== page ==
If the Australian Labor Party wins the federal election on May 18, the resettlement of asylum-seekers to New Zealand could be just one of many changes to affect Kiwis, particularly those living across the ditch.
Talks to resettle 150 refugees from Manus Island and Nauru could begin shortly after the result, if it goes Labor's way.
The party has also pledged to champion the rights of 650,000 New Zealanders living in Australia.
Despite some being long-term residents, raising children there and paying taxes, Kiwis in Australia get less in the way of government assistance than their Aussie counterparts.
And compared to Australians living in New Zealand, it's a raw deal.
Labor has indicated it would take up New Zealand's long-standing offer to take 150 asylum-seekers, mainly children and their families, from Australia's offshore detention centres if it won the election.
Labor's immigration spokesman Shayne Neumann, who has urged Prime Minister Scott Morrison's Liberal-National Coalition Government to take up the offer, said last November his party would make negotiations with New Zealand a high priority if it won the federal election.
"We will pick up the phone straight away and accept and negotiate the terms and conditions with New Zealand," Neumann said at the time.
New Zealand's Immigration Minister Iain Lees-Galloway said discussions could get underway after the election and refugees could begin being accepted in the new financial year beginning on July 1.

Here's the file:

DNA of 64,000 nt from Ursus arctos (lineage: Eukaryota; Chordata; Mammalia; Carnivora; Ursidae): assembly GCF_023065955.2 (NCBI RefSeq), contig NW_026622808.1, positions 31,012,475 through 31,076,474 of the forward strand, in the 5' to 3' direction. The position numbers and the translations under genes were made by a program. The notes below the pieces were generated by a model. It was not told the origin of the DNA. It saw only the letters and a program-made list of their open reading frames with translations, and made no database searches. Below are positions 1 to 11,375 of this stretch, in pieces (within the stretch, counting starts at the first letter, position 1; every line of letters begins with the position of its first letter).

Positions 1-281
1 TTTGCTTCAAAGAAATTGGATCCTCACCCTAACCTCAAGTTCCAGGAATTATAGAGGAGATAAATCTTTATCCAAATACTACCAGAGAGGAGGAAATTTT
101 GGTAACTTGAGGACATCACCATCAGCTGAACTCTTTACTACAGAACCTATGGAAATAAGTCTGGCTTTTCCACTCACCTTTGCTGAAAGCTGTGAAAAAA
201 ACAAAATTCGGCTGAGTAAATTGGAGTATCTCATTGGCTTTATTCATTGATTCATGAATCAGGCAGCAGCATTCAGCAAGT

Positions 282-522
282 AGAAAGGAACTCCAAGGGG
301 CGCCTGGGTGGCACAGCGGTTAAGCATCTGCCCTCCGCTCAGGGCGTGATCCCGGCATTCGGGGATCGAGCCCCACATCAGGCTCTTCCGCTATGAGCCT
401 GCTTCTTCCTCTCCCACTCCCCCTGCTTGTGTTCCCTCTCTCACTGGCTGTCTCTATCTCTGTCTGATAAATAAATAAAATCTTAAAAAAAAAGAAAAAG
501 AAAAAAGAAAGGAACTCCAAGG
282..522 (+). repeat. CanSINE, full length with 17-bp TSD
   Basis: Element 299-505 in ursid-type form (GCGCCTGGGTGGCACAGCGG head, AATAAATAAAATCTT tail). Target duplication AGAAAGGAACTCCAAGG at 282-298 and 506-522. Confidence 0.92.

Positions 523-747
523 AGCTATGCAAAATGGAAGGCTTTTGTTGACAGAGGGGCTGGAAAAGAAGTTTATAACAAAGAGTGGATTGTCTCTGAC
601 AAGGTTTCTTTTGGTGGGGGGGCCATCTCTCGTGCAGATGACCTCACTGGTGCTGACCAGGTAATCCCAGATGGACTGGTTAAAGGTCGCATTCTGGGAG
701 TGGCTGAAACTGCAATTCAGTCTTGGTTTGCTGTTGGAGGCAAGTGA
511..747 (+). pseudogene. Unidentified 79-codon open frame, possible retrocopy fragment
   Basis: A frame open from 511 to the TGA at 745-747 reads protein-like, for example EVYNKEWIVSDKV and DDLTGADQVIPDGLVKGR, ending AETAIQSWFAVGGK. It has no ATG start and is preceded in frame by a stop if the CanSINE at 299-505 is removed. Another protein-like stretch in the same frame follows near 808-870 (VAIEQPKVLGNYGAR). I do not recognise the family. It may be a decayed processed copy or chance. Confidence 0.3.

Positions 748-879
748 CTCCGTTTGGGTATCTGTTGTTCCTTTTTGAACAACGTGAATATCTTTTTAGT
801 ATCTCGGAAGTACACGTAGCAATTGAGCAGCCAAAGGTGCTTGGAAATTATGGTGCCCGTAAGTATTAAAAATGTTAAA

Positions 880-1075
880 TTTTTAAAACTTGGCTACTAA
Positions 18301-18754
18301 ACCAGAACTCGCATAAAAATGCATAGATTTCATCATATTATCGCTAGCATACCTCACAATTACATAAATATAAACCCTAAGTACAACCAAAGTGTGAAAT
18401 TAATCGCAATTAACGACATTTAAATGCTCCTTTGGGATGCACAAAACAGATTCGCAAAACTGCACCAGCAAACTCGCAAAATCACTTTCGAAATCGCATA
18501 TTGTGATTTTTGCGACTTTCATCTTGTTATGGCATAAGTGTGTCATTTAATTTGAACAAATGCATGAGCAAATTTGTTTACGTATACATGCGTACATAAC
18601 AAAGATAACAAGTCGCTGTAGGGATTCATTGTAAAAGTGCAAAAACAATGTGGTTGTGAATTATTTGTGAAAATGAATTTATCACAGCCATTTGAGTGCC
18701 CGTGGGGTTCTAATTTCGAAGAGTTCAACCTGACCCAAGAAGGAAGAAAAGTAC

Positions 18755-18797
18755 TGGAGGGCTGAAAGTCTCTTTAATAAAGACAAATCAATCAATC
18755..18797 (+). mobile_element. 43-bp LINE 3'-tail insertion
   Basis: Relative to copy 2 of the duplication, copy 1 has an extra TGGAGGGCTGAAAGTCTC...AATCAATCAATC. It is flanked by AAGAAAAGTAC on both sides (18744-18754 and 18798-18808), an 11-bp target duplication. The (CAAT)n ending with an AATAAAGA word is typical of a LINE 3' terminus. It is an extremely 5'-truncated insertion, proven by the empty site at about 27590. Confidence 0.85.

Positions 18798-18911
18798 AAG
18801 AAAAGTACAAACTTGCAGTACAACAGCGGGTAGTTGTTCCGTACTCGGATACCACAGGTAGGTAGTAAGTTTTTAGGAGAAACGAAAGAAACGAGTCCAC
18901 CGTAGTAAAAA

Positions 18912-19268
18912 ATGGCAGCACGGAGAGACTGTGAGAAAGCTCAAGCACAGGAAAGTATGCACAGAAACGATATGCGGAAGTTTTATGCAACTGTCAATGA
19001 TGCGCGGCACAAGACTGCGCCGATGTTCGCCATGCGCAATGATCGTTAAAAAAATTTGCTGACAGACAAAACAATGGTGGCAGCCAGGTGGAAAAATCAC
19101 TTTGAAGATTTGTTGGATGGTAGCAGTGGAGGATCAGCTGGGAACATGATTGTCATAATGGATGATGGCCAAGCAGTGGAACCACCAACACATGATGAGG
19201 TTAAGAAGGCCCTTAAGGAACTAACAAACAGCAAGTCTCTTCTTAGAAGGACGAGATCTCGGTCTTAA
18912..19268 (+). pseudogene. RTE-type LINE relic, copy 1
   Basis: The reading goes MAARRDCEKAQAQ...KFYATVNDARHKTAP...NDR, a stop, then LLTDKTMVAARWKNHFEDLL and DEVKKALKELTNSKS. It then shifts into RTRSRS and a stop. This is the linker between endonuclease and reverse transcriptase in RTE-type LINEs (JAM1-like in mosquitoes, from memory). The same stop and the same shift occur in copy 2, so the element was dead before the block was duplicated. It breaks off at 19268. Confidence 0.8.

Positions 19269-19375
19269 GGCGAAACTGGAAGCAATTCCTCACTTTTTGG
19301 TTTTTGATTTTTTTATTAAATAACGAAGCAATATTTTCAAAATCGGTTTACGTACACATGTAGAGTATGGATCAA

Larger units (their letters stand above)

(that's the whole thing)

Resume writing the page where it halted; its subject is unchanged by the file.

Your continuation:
"Obviously there would be quite a process for assessing potential refugees who want to come to New Zealand. We'd be applying that same process to those 150 places that we put on offer.
"It could take some time, but it's something we are ready for and should any Australian government take up our offer we'd respond as quickly as we can," he said.
Polls show the Coalition and ALP neck and neck in the lead-up to the election.
While Australian citizens are going to the polls with the promise of a "fair go" ringing in their ears, the majority of the 650,000 Kiwis who live there are not getting one. Because most can't vote, they are a low priority for campaigning politicians.
New Zealanders don't have access to the National Disability Insurance Scheme, which provides support in cases of significant and permanent disability, even though they pay for it through the Medicare levy.
Most Kiwis in Australia are also ineligible for tertiary education student loans and the majority cannot access social housing and some welfare benefits.
The Howard government stopped granting New Zealanders permanent residence on arrival in 2001.
Those who arrived before February 26, 2001, are permanent residents with access to social security and student loans.
Those who arrived after that date are non-protected Special Category Visa holders. They can live and work in Australia indefinitely but do not have the rights of permanent residents and no simple pathway to citizenship.
The current Government announced a new pathway to citizenship for New Zealanders in 2017 but it involves some stringent conditions including earning at least A$53,900 for five years, passing health checks and a character test.